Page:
Attenuated Total Reflectance (ATR)

Attenuated Total Reflection (ATR) is a measurement technique used in IR spectroscopy, the most common measurement technique used in fact. This is thanks to how easy ATR is to use and the broad range of samples that are possible to analyze with this technique. 

What is attenuated total reflectance (ATR)?

At a high level, ATR simply involves directing light through a crystal to the sample being investigated. The light interacts with the sample, passes through the crystal again, and is then detected.  But let’s dig a little deeper into what is going on during this process. 

The internal reflection

The way light travels through different mediums is governed by a property called the refractive index. The refractive index essentially tells us how much that medium bends light that’s travelling through it. This means that as light travels from one medium to another the light beam will bend and travel at a different angle. For example, air has a different refractive index than glass, so as a beam of light travels from air to glass the angle of the light beam will change. 

However, if the angle of the light beam is just right and the second medium has a lower refractive index than the first medium, the beam of light can be internally reflected instead. This means the beam of light will just bounce off the second medium and travel back through the first medium.

This is what happens during an ATR experiment. The crystal must have a higher refractive index than the sample so that the beam of IR light will be internally reflected and simply bounce off the sample and travel back through the crystal. But if the light is just bouncing off the sample, how does the infrared light interact with the sample enough to create the IR spectrum?

The evanescent field

Though light often appears to travel in a beam, it actually travels like a wave and waves tend to spread out a little bit in space. This means that although the light traveling through the crystal is internally reflected, some of the light can slightly penetrate the sample.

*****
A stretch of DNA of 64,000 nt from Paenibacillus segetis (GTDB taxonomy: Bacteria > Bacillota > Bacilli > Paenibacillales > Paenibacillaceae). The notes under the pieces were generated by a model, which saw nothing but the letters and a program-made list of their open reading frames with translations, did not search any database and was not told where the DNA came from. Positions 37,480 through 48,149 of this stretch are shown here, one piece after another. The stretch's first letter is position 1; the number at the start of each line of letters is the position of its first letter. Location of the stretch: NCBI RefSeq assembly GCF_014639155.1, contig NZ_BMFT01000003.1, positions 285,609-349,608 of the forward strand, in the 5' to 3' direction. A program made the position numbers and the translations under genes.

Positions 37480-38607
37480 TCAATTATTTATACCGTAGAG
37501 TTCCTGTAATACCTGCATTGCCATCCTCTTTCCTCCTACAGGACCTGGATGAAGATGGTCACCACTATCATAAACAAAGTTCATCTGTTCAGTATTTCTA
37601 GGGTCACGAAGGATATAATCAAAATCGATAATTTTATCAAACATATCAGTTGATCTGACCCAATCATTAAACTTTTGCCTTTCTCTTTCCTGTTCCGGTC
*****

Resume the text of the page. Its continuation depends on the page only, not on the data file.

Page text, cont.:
This light that interacts with the sample is often referred to as an evanescent wave or evanescent field. The intensity of this field decays rapidly, so the IR light only interacts with the first few microns of the sample, allowing us to get an ATR FT-IR spectrum. The depth of penetration depends on the crystal material (see below).

The ATR spectrum

Because of the way ATR is performed there are some slight differences between a spectrum obtained using ATR and one obtained using transmission. In ATR the IR light is refracted, and different wavelengths of IR light get refracted slightly differently. This results in some wavelengths of IR light penetrating the sample deeper than other wavelengths. In transmission however, the IR light goes directly through the sample so the penetration depth of the different wavelengths of IR light isn’t a factor that can influence the spectrum. 

While an ATR spectrum looks fairly similar to a transmission spectrum, with the same basic band patterns, there will be some differences between spectra obtained by these two measurement techniques. Namely, the variation between the different wavelengths of IR light can cause the intensities of some signals to change as well as their position on the spectrum. Fortunately, these differences are easily corrected by modern computer software, allowing for the direct comparison of spectra obtained by ATR and transmission.

Benefits of using ATR

ATR has become the go-to measurement technique for FT-IR spectroscopy for numerous reasons. A huge advantage ATR has over transmission measurements is that there is no need for extensive sample preparation. A high-quality IR spectrum can be obtained for almost any type of sample: liquids, pastes, powders, pellets, or even larger work pieces and finished products.

The sample can be virtually any material, size, or shape and the spectral quality will still be excellent. This makes ATR experiments extremely easy to perform, with great reproducibility, and with little to no chance of operator error. Additionally, ATR is also a non-destructive technique since no sample preparation is required. On top of that, it’s easy to clean up after an ATR experiment - just wipe down the crystal with a soft cloth and a little bit of alcohol and your done!

White powder to be placed on the ATR module of the ALPHA II FT-IR spectrometer.

About ATR experiments and crystal materials